Chancellor Jeremy Hunt has dealt Conservatives agitating for tax cuts a blow, saying they will be “virtually impossible” as he has to make some “frankly very difficult decisions”.
He insisted on Thursday that he had to push on with stringent measures to bring down inflation despite some suggesting a less gloomy picture was providing the space to reduce taxes.
Conservative former prime minister Liz Truss is among those on the Tory right calling for the Government to make the move ahead of the Chancellor’s autumn statement on November 22.
The Bank of England’s holding of interest rates for the first time in almost two years, leaving them unchanged at 5.25% on Thursday, meant no adding to the cost of national borrowing.
A surprise fall in inflation to 6.7% in August and Government borrowing coming in lower than official forecasts that month had also raised some hopes.
But Mr Hunt said there was no “extra headroom” to cut taxes as he prioritises Prime Minister Rishi Sunak’s pledge to halve inflation this year, to a level of around 5.3%.
“I really, really wish it was true but unfortunately, it just isn’t,” he told LBC’s Tonight With Andrew Marr.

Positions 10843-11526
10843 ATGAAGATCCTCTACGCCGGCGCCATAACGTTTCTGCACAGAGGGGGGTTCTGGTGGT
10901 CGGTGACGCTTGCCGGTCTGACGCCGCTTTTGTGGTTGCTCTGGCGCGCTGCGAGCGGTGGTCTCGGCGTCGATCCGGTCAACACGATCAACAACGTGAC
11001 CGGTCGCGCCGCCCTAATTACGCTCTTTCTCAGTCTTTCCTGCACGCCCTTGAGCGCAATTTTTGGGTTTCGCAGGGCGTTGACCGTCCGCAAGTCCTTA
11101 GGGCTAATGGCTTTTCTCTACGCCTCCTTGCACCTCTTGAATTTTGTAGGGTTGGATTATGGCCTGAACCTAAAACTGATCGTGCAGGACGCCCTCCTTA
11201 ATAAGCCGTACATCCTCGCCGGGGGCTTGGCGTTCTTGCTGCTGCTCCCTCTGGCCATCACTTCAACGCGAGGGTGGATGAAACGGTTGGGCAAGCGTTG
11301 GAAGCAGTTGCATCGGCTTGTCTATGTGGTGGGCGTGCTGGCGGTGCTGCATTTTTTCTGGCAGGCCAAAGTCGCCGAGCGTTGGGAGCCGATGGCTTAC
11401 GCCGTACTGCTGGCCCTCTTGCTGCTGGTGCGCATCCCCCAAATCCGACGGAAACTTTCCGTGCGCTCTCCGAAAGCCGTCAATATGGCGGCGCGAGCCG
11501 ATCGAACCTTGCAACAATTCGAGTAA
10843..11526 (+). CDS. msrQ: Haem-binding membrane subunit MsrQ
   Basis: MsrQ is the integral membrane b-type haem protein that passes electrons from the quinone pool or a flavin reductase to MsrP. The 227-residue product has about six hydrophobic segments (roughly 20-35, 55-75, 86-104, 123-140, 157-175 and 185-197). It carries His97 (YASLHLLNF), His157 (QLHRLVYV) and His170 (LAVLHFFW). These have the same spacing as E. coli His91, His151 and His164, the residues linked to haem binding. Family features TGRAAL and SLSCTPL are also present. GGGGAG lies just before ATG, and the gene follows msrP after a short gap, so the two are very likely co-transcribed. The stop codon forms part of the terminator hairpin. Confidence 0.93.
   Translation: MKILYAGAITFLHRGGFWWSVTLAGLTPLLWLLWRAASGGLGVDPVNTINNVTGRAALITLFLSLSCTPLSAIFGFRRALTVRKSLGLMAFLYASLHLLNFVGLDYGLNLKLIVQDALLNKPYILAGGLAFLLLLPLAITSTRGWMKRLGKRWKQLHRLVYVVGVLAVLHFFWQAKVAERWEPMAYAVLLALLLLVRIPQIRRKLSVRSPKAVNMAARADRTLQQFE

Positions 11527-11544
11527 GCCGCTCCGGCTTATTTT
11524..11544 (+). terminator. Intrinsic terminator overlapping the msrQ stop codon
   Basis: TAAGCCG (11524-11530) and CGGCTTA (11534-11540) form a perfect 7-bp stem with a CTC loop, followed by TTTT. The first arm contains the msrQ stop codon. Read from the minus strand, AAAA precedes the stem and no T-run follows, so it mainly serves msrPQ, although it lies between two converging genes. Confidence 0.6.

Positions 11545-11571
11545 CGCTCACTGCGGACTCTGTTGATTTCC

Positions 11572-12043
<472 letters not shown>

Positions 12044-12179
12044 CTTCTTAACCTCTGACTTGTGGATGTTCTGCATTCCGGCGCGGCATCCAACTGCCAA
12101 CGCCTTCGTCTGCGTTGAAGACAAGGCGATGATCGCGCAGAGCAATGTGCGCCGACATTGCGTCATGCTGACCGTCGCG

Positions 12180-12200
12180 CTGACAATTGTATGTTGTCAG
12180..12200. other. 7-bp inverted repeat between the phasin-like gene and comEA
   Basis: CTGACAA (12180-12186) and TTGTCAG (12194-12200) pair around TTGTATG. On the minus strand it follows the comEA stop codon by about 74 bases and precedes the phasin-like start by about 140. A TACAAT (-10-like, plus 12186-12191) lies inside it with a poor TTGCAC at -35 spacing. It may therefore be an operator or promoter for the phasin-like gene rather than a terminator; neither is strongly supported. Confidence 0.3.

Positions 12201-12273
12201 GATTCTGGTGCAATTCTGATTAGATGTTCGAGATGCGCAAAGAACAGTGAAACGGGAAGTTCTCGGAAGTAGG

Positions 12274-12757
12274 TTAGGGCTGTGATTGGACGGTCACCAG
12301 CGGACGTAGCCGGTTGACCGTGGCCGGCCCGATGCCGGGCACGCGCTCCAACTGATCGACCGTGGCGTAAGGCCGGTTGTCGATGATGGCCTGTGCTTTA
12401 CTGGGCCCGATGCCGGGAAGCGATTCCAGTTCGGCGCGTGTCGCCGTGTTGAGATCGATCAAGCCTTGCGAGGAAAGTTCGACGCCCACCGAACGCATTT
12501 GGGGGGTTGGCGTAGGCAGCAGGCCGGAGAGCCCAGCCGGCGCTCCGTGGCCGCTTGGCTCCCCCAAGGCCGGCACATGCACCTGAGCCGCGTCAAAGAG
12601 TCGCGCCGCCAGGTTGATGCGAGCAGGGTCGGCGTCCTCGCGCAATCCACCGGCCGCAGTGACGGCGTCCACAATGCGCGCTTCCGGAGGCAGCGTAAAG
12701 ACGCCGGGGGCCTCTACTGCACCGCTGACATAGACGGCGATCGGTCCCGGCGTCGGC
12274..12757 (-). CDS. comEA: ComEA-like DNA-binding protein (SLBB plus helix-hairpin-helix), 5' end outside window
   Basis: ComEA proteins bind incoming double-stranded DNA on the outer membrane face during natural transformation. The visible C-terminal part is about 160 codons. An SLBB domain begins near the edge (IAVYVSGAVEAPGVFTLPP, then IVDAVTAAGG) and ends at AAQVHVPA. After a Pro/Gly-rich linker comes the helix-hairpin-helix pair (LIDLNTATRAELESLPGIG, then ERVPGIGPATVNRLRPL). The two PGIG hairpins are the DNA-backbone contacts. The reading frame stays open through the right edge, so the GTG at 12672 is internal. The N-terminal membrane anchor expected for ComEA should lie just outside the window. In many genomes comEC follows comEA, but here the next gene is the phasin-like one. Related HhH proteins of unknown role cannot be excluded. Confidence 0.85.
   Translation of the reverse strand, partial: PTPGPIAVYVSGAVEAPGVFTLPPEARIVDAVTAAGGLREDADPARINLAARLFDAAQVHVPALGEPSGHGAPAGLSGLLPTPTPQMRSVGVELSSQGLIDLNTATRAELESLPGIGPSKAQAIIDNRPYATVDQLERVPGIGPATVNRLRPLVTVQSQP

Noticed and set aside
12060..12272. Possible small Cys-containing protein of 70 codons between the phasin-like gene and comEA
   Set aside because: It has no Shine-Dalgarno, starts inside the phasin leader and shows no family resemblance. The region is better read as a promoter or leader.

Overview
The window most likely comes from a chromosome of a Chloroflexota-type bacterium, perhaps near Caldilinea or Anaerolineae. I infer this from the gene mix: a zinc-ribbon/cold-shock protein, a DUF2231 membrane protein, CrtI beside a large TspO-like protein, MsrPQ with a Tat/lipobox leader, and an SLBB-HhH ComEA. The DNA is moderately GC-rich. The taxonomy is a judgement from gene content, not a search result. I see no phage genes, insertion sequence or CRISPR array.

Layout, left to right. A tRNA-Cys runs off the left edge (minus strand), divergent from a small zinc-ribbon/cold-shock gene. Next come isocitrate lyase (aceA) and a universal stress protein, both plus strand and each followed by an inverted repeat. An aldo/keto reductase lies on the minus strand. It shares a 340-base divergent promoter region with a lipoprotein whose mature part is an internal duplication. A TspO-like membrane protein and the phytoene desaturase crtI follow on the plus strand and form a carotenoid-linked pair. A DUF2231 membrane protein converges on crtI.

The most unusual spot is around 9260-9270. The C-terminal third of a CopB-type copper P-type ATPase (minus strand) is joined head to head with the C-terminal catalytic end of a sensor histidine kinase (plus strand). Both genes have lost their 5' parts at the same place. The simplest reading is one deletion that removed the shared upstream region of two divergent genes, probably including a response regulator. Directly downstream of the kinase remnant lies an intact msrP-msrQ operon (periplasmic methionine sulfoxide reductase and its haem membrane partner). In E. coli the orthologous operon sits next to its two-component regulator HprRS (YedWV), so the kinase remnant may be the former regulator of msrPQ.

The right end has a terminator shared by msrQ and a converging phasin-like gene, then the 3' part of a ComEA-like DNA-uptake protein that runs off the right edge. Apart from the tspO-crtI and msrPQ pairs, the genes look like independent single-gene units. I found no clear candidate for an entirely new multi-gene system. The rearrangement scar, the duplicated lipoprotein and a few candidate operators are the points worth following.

“If you look at what we are having to pay for our long-term debt, it is higher now than it was at the Spring Budget.
“I wish it wasn’t, it makes life extremely difficult, it makes tax cuts virtually impossible, and it means that I will have another set of frankly very difficult decisions.
“All I would say is, if we do want those long-term debt costs to come down, then we need to really stick to this plan to get inflation down, get interest rates down.
“I don’t know when that’s going to happen. But I don’t think it’s going to happen before the autumn statement on November 22, alas.”
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